The Alachua County Public Schools School Board swearing in ceremony Tuesday was historic for more than one reason.
Dozens of spread out chairs and masked onlookers showcase the impacts of COVID-19 across the lawn of the school District Office campus, located at 620 E. University Ave. But the true historic moment was watching the swearing in ceremonies for District 4 School Board Member Leanetta McNealy, who is starting her third term, and newly elected District 2 School Board Member Diyonne McGraw.
They will make up the first majority Black and female school board in ACPS history alongside District 1 School Board Member Tina Certain, who was elected in 2018.
At the school board meeting following the swearing in, McNealy and Certain were appointed as chair and vice chair respectively.
Back in August, McNealy was re-elected with about 61% of the vote. McGraw won about 52% of the vote. Both ran as candidates committed to closing the district’s achievement gap.
McNealy was sworn in first by Judge Walter M. Green. Wearing a school symbol-printed mask and a royal blue dress and white blazer combo, she read her oath, emphasizing “duly qualified.” Two of her three adult children stood beside her. Her son Rodney McNealy works in ACPS.
She thanked her supporters who voted to allow her to continue her service to the district, which she hopes to improve for all students.
“I’m honored to have the opportunity to continue implementing my goals: putting children first, empowering all school employees and building collaborative partnerships,” she said. “The greatest of all though, I will be a listener.”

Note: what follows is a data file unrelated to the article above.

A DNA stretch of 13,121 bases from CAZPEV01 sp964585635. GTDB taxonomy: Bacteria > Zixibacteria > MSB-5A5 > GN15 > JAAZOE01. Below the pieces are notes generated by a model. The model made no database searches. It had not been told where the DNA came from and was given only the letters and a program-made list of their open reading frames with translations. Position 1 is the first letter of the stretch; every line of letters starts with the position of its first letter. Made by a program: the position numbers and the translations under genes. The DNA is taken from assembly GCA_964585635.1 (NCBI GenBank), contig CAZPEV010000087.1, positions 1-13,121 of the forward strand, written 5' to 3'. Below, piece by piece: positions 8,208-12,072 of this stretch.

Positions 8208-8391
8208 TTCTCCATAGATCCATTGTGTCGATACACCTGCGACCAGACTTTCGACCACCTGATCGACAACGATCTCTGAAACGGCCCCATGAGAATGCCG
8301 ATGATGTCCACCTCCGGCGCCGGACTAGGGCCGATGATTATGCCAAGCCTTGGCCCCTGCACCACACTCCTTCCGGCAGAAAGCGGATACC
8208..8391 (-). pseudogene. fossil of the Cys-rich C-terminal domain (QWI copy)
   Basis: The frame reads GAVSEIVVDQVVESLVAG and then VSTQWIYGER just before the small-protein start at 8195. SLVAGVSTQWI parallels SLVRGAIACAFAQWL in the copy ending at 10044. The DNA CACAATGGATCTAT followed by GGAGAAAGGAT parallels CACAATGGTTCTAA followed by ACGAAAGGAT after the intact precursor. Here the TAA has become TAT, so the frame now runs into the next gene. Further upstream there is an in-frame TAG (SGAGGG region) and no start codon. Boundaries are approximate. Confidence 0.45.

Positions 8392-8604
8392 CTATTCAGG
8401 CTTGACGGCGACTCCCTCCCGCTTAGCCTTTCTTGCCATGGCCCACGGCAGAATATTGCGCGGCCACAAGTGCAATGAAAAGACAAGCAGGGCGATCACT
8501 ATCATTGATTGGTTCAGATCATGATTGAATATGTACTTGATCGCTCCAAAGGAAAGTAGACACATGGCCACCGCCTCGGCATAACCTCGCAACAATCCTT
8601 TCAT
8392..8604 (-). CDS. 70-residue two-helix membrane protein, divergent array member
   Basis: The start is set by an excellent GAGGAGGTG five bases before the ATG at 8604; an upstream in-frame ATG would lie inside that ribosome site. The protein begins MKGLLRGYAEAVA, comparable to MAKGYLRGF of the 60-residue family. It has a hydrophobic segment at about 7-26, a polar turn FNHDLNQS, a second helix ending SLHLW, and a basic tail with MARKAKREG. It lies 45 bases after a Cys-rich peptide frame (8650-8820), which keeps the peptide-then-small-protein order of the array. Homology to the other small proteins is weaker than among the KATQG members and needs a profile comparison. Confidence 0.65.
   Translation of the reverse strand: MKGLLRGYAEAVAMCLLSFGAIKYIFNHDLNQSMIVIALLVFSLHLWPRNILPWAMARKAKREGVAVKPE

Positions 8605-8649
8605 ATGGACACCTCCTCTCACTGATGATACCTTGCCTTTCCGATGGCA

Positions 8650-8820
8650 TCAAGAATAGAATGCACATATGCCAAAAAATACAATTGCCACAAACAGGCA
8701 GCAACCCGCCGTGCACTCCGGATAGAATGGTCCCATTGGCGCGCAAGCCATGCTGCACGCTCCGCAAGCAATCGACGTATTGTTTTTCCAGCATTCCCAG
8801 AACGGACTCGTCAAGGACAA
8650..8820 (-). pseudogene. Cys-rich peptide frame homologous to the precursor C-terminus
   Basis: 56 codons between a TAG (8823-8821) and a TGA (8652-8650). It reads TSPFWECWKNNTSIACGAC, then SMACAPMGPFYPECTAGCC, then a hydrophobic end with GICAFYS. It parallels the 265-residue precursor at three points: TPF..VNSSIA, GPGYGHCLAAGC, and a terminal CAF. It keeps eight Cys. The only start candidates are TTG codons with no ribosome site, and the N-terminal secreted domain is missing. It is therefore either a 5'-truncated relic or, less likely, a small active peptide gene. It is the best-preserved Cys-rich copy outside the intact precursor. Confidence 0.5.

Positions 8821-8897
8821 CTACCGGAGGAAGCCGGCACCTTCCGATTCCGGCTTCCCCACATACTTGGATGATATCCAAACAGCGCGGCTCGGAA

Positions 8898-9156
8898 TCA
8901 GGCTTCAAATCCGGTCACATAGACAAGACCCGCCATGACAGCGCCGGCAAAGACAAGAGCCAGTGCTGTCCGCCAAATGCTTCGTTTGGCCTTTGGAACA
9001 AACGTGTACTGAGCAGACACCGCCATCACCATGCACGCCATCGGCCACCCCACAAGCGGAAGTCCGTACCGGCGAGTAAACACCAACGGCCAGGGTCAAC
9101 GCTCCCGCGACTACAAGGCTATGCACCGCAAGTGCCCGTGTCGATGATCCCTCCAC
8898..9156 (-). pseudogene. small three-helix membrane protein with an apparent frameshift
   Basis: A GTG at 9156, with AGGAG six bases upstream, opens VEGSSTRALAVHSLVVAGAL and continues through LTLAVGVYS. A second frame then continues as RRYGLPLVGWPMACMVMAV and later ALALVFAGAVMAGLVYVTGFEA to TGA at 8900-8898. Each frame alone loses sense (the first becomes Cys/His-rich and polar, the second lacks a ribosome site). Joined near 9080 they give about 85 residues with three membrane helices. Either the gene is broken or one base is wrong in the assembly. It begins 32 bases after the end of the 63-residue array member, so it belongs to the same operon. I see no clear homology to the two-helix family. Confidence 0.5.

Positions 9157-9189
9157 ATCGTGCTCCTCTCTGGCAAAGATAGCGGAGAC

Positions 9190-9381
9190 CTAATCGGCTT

In her campaign, McNealy focused on learning environments, graduation rates and arts and technology in schools.
McGraw, donning a sparkly mask, “history maker” lapel pin and white suit, stepped up to the lectern next. She was sworn in by Judge Meshon T. Rawls with her husband, parents, children and cousin by her side.
To open her speech, McGraw recalled a quote from the late Congressman John Lewis, who fought for civil rights throughout his life, about the importance of good trouble in the fight for equity and change.
“You have spoken for change,” she said.
McGraw said she aims to ensure ACPS, now that it’s moved from a “B” to an “A” district in 2019, is equitable for all students. She added that she’s ready to meet challenges through new ideas, such as tracking students academically and emotionally, establishing a COVID-19 task force, prioritizing schools in areas where families are below the poverty level or where students and facilities are academically and structurally failing and increasing transparency and accountability.
“Our children need hope,” she said. “They need the hope that comes with an education capable of preparing them to transition into college or careers that will allow them to become positive, contributing members of our community.”
Again, she quoted Lewis about being quiet for too long and making noise for change.
“I, me, my, mine: These are words that do not rhyme,” she said before the audience repeated. “We, us, ours, together: These are words that last forever.”